A four magnitude earthquake struck nearly underneath us this morning. Woke me up to jump from bed and check my kids. I hadn’t slept well because of the heat, was only sound asleep after awakening twice to my wife’s phone, once while I drifted to sleep and once when the thing began to sing joyfully Time To Get Up, at 5:15 p.m. Honestly I didn’t mind the song at five a.m. as much as the percussive, single bleat from the phone after ten p.m. Then the earthquake hit and I felt its aftershocks in my chest as I lay aching and on one of our beds with my kids and the trembling dog. I wasn’t trembling, exactly, but must have been processing stress hormones from being shaken awake to a momentary fear that it was the Big One.
I end up in my Uber, reviewing the morning. The wind blows gently, as though I’m not riding in Berkeley but the tropics. I think to put on my headphones and realize the breeze draws my attention to the peaceful outside world. No need for headphones if Berkeley is Bangkok this morning. Later I write in the BART through the Berkeley Hills to Orinda. It’s peaceful also, and I’m not late. At all. What will I do to find stress, to bring on the stress hormones? I can find something of course.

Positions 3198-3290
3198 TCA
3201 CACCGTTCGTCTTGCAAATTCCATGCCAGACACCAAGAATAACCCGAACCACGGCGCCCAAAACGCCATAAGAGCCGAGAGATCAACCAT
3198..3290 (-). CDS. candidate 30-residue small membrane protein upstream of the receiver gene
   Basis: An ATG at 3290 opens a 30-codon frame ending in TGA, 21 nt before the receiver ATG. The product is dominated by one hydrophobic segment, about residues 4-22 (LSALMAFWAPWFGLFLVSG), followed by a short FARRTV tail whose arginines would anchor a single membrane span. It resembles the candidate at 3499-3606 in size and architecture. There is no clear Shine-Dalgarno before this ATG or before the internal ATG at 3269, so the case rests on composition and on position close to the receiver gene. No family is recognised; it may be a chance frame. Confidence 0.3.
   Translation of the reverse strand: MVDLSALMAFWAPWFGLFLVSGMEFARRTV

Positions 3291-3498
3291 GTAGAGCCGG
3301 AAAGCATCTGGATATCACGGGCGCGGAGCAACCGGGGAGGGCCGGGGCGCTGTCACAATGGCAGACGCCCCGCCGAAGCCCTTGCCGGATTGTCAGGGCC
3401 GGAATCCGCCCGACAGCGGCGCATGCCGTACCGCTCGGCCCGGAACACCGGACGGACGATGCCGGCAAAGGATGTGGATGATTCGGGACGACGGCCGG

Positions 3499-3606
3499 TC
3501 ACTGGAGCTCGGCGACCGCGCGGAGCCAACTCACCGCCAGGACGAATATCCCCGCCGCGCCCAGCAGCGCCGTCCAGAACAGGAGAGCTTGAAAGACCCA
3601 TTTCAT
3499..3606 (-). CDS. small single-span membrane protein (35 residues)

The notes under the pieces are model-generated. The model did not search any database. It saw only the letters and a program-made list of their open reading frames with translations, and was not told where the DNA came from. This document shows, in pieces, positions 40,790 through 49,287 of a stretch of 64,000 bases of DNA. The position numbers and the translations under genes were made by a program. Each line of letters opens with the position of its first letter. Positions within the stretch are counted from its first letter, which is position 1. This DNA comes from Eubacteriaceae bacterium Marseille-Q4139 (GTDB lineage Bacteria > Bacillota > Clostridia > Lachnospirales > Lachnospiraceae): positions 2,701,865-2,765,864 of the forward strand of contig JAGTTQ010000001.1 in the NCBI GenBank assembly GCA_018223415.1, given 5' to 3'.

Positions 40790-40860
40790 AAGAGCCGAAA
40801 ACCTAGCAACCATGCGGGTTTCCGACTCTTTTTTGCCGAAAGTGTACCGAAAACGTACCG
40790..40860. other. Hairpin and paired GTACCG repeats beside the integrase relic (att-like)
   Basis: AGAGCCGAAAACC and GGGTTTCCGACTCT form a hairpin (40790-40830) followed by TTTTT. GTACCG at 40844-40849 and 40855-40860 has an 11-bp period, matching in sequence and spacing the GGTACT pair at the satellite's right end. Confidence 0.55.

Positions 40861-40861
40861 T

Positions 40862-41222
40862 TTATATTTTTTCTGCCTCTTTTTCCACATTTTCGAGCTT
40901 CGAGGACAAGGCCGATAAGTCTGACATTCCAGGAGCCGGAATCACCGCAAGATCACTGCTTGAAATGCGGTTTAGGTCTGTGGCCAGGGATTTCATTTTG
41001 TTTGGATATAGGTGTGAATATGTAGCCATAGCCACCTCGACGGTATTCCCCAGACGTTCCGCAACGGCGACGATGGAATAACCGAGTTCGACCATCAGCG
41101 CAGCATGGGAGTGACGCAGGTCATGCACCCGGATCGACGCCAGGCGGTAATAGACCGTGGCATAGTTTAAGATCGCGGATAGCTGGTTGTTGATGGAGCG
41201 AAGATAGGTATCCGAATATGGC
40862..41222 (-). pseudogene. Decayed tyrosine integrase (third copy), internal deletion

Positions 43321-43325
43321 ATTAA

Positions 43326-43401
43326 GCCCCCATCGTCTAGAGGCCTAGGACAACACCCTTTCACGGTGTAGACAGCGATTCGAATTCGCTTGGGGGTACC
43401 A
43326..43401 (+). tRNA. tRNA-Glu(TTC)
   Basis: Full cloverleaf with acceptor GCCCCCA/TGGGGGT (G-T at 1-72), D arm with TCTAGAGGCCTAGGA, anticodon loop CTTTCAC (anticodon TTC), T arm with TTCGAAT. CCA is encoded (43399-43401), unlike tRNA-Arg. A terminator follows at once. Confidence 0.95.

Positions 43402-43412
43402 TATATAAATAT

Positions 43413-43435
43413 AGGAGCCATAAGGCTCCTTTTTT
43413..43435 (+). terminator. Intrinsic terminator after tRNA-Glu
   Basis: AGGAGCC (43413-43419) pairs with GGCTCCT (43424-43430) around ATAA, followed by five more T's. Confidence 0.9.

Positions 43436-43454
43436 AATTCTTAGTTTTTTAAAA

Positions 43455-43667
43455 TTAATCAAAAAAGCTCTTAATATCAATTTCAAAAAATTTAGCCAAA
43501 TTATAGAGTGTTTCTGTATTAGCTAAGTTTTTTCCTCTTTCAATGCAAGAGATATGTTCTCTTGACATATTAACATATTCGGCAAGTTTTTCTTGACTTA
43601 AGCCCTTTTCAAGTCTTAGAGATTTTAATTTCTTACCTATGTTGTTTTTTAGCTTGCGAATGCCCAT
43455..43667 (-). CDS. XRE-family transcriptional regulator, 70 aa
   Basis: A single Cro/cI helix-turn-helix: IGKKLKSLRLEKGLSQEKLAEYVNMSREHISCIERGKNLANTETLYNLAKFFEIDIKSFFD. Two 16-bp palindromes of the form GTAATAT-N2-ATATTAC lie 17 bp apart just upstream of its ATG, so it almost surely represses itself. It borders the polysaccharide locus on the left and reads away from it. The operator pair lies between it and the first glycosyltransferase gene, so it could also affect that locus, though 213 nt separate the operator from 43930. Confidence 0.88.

Instead of Uber I have BART again. Time flies as the cool train sighs through the tunnels. I arrive. No time to finish this, but do I control time? I stop and look back at the BART tunnel ride from another place another time, another glass of wine, this time with papadam and shrimp. So, no, I don’t control time, yet I may turn this way and that to take perspective as it sweeps me along. The memory of sighing BART brings me a certain peace now fifteen minutes before I must present for a listing, one day after a hot, uncomfortable standing BART ride, two days after that quiet contemplative ride on BART, one hour and twenty-three minutes before a high-flying midday ride to El Cerrito on, yes, BART. And the presentation is cancelled and my day is changed, yet I’ll return to BART and Uber in transit with no final place.